Monday, October 14, 2013

Monday Musings: Perseverance Produces Assurance

For several Mondays I have been posting about the relationship of our present existence to God’s promised future because I think it is an important topic that is under-discussed in our churches. One text that discusses salvation in both the present and the future while also discussing the link between the two is Romans 5:1–11. How do we know we will be saved in the final judgment? What is the basis of our assurance of salvation?

“(1) Therefore, since we have been justified by faith, we have peace with God through our Lord Jesus Christ. (2) Through him we have also obtained access by faith into this grace in which we stand, and we rejoice in hope of the glory of God. (3) More than that, we rejoice in our sufferings, knowing that suffering produces endurance, (4) and endurance produces character [dokimē: evidence, proof that something is genuine), and character [dokimē] produces hope, (5) and hope does not put us to shame, because God’s love has been poured into our hearts through the Holy Spirit who has been given to us.

(6) For while we were still weak, at the right time Christ died for the ungodly. (7) For one will scarcely die for a righteous person—though perhaps for a good person one would dare even to die— (8) but God shows his love for us in that while we were still sinners, Christ died for us. (9) Since, therefore, we have now been justified by his blood, much more shall we be saved by him from the wrath of God. (10) For if while we were enemies we were reconciled to God by the death of his Son, much more, now that we are reconciled, shall we be saved by his life. (11) More than that, we also rejoice in God through our Lord Jesus Christ, through whom we have now received reconciliation.”

Before salvation: We are described as weak (5:6), ungodly (5:6), sinners (5:8), and enemies (5:10).

We have been saved: Because of Christ’s death (5:9–10) and our faith (5:1) we now have been justified (5:1, 9; declared to be in the right or righteous) and reconciled to God (5:10, 11; the restoration of a broken relationship). We also now have peace with God (5:1), access to grace (5:2), and joy (5:2).

We will be saved: Because of our justification and reconciliation we have confidence that we will be saved from God’s wrath (5:9, 10) in the future day of judgment.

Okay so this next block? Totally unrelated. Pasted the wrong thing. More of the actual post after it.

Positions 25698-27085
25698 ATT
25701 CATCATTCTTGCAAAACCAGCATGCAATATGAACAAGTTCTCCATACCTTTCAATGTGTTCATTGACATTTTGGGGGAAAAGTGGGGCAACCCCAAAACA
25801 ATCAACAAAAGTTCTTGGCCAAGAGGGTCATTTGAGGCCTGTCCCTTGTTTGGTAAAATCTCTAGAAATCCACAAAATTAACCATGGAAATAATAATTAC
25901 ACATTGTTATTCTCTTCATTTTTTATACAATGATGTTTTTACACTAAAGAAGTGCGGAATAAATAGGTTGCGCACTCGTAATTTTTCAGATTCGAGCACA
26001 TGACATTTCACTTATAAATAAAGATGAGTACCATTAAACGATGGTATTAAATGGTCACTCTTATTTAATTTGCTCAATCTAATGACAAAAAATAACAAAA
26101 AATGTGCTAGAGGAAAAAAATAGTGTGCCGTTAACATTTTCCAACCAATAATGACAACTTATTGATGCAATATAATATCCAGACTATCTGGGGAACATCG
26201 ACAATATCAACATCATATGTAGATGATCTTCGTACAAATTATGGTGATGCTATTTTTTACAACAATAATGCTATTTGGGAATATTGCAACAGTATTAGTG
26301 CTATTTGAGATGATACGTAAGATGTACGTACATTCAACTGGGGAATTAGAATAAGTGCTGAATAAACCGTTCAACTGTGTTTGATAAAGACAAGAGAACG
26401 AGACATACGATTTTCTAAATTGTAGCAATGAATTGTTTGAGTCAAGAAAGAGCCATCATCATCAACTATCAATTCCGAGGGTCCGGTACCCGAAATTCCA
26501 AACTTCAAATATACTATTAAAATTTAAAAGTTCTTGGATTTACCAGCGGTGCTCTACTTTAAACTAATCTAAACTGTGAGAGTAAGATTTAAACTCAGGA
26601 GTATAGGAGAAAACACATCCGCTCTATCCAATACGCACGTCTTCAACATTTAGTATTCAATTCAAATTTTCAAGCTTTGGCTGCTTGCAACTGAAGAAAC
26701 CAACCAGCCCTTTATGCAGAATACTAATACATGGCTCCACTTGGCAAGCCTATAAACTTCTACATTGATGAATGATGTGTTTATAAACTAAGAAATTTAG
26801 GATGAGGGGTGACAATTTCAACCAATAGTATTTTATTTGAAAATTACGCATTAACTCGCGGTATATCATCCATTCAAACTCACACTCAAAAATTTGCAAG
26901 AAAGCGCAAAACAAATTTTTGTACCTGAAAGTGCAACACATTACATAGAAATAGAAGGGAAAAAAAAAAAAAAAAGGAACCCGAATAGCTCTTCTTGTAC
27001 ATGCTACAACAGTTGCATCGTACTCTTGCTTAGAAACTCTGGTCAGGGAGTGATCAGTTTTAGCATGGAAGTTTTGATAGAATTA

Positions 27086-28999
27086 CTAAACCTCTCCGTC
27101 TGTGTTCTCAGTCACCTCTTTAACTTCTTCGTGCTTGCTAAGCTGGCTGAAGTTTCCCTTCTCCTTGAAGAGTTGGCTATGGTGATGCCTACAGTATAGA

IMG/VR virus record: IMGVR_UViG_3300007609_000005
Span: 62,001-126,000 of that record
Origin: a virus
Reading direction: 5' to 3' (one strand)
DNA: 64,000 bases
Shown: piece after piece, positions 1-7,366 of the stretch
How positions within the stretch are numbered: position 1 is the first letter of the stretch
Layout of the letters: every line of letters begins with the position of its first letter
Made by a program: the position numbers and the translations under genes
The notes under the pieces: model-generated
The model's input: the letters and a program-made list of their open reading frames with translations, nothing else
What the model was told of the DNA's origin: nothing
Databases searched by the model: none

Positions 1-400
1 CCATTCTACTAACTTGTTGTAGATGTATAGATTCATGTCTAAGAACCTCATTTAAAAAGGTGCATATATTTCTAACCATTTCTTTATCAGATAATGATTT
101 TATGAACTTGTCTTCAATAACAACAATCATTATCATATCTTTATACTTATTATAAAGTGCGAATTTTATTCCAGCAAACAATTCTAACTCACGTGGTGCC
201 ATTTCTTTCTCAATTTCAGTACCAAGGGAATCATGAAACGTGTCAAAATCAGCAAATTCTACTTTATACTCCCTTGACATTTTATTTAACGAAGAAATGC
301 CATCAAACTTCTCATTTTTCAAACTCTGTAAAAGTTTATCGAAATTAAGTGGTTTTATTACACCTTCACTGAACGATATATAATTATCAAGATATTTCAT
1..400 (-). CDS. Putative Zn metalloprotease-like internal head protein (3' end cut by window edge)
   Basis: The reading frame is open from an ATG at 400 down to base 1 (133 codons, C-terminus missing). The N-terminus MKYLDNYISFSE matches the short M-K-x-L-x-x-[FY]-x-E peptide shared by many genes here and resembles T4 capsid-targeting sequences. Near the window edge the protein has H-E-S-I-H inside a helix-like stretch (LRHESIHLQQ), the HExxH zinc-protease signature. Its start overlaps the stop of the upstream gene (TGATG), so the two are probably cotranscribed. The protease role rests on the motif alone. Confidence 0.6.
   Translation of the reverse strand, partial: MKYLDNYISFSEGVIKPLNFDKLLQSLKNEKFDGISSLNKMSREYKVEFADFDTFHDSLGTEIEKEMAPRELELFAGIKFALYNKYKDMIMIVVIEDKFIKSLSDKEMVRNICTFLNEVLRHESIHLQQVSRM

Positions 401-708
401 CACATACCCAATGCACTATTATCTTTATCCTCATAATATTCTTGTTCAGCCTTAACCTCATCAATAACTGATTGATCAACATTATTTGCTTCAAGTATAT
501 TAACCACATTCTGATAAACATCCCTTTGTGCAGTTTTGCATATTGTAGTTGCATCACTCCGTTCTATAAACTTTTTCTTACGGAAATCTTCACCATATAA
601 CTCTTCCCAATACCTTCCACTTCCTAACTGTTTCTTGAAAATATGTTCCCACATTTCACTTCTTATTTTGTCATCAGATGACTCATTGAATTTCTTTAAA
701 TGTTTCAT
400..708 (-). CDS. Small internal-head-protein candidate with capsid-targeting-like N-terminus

How do we as believers have such incredible confidence that we will be saved on the final day of judgment? Paul here grounds our confidence in two realities. First, in Christ the future verdict from the final judgment has moved into the present and right now, in the present, Christians hear the verdict of “not guilty!” This is the meaning of justification! The future verdict has been declared in the present over those whose lives are bound up with Christ’s life.

Second, our faithful endurance in the midst of the suffering of this present time period produces evidence or proof (dokimē) that God’s declaration of “not-guilty” in the present time will match his verdict in the final judgment. I think the ESV’s translation of this word as “character” obscures this point (the NASB does a bit better with “proven character”). Paul’s point is that we as Christians can rejoice in the midst of suffering because we know that suffering produces perseverance and perseverance produces evidence, proof, or assurance that we are indeed in the right (justified). This assurance, forged in the furnace of endurance, then results in confident hope.

This two-fold basis of assurance guards against false assurance or false confidence. We have confidence based upon the promises of God that our faith has already resulted in justification and reconciliation. This confidence is confirmed or made more sure by our endurance and perseverance which results in proof or evidence that we will indeed be saved in the final judgment.

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